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Happy Valentine’s Day to all!  My heart is cold–or rather the beef heart in my freezer is. Back in the day, some of my friends thought Cold as Ice should have been my theme song. Oh, they didn’t know me and of course neither did I. Today, though, I am fairly accused of being cold-hearted at least towards the animal whose heart was just on my kitchen table so I could take this photo.  Either that or being in on the  nose-to-tail cookery bandwagon or the Paleo schtick or whatever other trend goes with hunks of organs in one’s house. I can assume vegetarians and many meat-eaters alike might not appreciate this photo of a beef heart, purchased by my husband, thankfully not as my Valentine’s present from Deer Run Farm of Amelia at a Farmer’s Market here in town. It was not purchased with a photo shoot in mind. He wants to eat more organ meat, or at least have it in the freezer. FYI, the liver didn’t want to be a part of the photo shoot. Chicken, I guess. Ha! It is impressively heart-shaped, I have to admit.

Heart be still.

My life has evolved in the last couple of years to the point where Sunday night I was at The Virginia Historical Society for the inaugural Elby’s, Richmond Magazine’s very fun bash to honor the cuisine scene in town, and had the chance to hear Caleb Shriver, chef at Aziza’s and winner of Rising Culinary Star and Tim Bereika, acclaimed chef at Secco Wine Bar which won the Wine Program award, talk about pizza crusts and how to cook the beef heart that has been sitting in our freezer for a bit. Would not have guessed I’d been in on that conversation two years ago, gotta say. And just so you know, they both said to “corn it,” as in spice it and slow cook it like corned beef.  In my heart of hearts, I might be able to stomach that. I’ll let you know.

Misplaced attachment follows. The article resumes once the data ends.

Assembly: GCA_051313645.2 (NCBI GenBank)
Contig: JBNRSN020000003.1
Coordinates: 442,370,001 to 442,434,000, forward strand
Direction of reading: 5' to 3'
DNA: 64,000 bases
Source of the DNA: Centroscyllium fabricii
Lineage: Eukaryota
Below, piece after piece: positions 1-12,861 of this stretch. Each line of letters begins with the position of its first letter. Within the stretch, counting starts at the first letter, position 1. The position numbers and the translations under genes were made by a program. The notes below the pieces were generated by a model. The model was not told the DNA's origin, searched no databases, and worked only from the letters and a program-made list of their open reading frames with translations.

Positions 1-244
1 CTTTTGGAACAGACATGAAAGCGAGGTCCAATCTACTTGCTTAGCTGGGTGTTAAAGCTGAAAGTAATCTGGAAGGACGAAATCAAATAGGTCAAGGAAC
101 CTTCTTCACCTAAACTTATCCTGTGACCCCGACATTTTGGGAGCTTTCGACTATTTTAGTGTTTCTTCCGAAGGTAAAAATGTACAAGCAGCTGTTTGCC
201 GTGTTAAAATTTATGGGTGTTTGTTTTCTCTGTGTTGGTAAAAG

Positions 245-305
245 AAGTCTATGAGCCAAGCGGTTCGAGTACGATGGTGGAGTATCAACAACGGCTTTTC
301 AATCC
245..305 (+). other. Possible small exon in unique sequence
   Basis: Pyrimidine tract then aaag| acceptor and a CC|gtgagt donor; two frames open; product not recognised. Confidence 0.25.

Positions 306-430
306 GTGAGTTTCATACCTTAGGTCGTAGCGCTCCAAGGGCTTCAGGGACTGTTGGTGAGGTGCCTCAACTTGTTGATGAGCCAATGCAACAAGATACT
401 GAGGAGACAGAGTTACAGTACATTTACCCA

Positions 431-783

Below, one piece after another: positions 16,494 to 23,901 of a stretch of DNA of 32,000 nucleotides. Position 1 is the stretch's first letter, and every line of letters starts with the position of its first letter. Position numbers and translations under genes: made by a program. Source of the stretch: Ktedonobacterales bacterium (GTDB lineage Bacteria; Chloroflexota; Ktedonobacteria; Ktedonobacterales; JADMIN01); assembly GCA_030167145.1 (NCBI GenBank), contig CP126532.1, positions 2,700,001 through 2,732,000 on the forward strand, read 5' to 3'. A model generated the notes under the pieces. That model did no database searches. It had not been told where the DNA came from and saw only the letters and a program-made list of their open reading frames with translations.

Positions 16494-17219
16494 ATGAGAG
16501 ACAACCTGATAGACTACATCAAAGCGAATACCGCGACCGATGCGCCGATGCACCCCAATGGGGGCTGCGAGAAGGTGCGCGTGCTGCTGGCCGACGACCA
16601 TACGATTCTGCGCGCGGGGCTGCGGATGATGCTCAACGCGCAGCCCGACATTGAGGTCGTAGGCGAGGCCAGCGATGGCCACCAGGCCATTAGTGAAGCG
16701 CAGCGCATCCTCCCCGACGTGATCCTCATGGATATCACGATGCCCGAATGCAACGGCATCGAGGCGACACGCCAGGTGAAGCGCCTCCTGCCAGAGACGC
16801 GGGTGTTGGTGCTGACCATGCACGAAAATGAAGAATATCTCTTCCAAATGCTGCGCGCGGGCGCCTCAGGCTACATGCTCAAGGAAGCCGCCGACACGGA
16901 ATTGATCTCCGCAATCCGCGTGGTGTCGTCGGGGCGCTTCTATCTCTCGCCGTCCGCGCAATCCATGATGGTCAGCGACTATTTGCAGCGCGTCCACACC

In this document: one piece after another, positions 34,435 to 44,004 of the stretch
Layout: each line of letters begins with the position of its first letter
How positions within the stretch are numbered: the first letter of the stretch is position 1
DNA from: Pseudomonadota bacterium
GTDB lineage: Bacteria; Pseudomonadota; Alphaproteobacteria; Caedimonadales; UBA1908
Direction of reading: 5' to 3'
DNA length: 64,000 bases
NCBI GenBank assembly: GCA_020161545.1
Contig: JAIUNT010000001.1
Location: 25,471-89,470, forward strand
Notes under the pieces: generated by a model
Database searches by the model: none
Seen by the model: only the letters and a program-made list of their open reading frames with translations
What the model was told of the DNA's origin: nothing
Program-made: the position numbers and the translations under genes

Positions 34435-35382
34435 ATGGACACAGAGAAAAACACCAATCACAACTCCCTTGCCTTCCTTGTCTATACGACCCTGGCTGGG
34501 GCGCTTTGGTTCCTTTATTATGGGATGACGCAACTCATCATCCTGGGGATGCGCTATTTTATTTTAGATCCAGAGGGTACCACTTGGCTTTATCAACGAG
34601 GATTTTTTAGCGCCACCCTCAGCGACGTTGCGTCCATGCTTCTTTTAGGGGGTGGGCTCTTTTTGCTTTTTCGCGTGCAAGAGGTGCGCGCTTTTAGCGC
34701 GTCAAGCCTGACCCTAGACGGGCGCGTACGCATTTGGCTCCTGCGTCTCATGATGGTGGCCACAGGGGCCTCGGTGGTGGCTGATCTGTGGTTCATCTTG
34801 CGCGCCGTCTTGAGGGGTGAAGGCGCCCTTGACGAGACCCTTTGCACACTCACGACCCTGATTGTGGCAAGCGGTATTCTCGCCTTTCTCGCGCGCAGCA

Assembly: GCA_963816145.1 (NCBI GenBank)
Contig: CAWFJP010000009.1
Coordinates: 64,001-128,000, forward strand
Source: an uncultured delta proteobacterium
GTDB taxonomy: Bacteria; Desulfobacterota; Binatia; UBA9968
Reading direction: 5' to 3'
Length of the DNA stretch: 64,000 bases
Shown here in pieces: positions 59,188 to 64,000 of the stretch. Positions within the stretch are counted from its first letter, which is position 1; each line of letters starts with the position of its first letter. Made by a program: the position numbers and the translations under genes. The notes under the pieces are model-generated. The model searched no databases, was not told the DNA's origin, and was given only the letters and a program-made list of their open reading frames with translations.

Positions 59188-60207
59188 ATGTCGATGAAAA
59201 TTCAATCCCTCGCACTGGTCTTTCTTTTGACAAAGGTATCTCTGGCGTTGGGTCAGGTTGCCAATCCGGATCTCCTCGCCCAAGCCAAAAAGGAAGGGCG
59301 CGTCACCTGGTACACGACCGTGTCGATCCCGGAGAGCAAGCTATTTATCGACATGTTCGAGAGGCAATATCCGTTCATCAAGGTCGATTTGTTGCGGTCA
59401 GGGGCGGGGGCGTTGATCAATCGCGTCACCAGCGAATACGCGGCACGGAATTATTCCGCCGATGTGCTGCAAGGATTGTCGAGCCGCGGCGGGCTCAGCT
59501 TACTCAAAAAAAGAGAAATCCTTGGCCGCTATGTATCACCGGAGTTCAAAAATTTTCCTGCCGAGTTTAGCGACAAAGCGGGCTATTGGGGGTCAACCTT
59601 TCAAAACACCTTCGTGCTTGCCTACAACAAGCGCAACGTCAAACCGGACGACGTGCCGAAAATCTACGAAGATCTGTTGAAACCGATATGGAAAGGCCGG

Now and again it becomes painfully obvious that I shouldn’t be allowed around food. Or I shouldn’t be responsible for food that people expect to eat. Or I shouldn’t have dropped the lovingly hand-crafted gluten-free pizza dough that I had carefully topped with homemade pesto (not so lovingly prepared–more like panicked pesto since the basil took a turn for the worse after I got it from the South of the James Market), chicken, mozzarella, and tomato onto the oven floor.

Pizza from Aziza's is much better than mine, but you knew that already.

Good thing friends who like blackened chicken showed up soon after because we had some. Blackened oven, too. Blackened mozzarella just hasn’t caught on yet.

I could not get a job at Aziza’s, where Greg Boone makes some of my favorite pizza ever. Lucky for me, I’ll get to taste some next Saturday when we do our next Real Richmond Shockoe Bottom/Church Hill food tour. It works out much better for all concerned–especially the people eating–if I’m allowed around food only when talented people prepare and serve it. Otherwise things get a little messy.

I spilled milk every night of my childhood and though that isn’t a crying shame, I think it set the tone for my relationship with food and drink. I’m a kitchen clutz.

I’m back!